April 26 (Bloomberg) -- Brazil, which hosts 13 percent of the world’s forests, passed a bill last night that may lead to a culture of non-compliance with environmental law by providing amnesty for some farmers that illegally cut trees, according to Greenpeace Brasil.
The legislation, which was approved in a 274-184 vote, creates a precedent by demonstrating to farmers that they will be forgiven for future misdemeanors, Marcelo Furtado, executive director of Sao Paulo-based environmental organization Greenpeace Brasil, said today in a telephone interview.
Brazil’s lawmakers have been wrangling for a year over the new rules as the nation seeks to balance its environmental and agricultural interests. The nation has cleared a Germany-sized tract of land from the world’s biggest rainforest and will host the United Nations Earth Summit in Rio de Janeiro in June.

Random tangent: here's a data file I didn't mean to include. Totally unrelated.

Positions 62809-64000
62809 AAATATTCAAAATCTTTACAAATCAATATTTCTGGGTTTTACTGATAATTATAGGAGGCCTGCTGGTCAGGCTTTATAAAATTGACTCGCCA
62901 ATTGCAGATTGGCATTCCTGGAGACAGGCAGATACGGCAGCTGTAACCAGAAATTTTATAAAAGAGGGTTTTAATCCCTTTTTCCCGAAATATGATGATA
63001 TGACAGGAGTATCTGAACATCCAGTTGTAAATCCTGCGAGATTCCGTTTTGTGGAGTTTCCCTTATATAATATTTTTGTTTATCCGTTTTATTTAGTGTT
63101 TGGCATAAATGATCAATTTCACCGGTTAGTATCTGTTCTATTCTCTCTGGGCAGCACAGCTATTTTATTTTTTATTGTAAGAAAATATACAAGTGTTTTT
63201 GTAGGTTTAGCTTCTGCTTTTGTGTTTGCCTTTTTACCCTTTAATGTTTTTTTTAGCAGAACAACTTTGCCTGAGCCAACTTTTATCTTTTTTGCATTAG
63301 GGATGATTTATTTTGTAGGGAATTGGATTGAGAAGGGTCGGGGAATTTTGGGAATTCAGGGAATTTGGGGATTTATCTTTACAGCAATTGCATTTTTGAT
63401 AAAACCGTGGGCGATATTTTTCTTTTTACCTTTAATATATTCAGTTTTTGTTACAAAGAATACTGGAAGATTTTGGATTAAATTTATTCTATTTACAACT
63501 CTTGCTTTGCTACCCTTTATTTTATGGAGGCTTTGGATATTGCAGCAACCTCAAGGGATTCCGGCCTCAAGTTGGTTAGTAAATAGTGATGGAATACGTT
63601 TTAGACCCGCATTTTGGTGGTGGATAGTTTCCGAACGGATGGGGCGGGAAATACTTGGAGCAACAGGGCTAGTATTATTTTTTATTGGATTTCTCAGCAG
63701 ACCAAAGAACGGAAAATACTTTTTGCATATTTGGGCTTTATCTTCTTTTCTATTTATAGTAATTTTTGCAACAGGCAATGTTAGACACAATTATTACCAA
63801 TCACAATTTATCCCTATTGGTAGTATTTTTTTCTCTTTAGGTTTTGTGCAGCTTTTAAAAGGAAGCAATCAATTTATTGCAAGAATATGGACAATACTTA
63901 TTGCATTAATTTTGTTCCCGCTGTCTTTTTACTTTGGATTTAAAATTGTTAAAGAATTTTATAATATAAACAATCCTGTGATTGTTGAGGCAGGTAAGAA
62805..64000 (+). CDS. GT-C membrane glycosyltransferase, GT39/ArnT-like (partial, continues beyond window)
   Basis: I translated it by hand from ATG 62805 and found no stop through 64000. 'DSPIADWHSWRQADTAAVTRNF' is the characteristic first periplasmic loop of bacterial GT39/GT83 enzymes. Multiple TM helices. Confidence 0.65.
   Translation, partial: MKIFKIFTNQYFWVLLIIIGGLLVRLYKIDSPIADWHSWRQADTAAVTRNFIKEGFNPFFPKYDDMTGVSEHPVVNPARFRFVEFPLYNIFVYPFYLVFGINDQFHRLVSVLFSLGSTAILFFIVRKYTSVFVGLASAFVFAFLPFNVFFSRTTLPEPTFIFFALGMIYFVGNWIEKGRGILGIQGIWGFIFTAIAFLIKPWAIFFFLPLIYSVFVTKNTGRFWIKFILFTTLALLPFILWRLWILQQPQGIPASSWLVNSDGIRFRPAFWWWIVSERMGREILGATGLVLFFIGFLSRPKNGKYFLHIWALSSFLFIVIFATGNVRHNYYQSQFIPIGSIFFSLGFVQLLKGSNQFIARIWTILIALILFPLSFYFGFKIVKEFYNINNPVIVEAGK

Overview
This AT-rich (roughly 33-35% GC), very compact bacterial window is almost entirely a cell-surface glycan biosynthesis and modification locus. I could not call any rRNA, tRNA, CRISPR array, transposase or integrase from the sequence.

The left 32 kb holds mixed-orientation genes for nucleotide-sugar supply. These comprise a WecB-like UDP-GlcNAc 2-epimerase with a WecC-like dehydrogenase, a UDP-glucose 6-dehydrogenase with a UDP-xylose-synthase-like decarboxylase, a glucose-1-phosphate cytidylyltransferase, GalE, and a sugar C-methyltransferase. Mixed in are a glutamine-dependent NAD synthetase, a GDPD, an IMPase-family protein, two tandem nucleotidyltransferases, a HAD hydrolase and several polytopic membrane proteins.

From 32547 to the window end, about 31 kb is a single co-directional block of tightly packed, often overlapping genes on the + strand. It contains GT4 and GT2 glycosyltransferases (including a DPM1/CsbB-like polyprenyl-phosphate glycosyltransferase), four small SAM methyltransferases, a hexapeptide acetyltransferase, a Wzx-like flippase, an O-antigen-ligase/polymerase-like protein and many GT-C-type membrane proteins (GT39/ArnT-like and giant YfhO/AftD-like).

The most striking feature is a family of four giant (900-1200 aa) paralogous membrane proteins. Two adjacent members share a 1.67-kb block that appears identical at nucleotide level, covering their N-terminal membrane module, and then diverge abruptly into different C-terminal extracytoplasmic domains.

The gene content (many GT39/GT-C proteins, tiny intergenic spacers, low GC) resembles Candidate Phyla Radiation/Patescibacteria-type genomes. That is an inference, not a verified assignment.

“This shows crime in agriculture pays,” Furtado said. “It undermines farmers who were careful to comply with the law and replanted what they were told to.”
The bill, which was first passed by the lower house in May and then the Senate in December, forgives some farmers for felling forests in protected areas before July 2008, Furtado said.
Brazil is the world’s second most-forested country after Russia with 521.7 million hectares of woodland covering 61 percent of its total area, the United Nations Food and Agriculture Organization said on its website.
About 34.7 million hectares of Amazonian rainforest were cleared between 1990 and 2010, which is about the size of Germany, according to the National Institute for Space Research.
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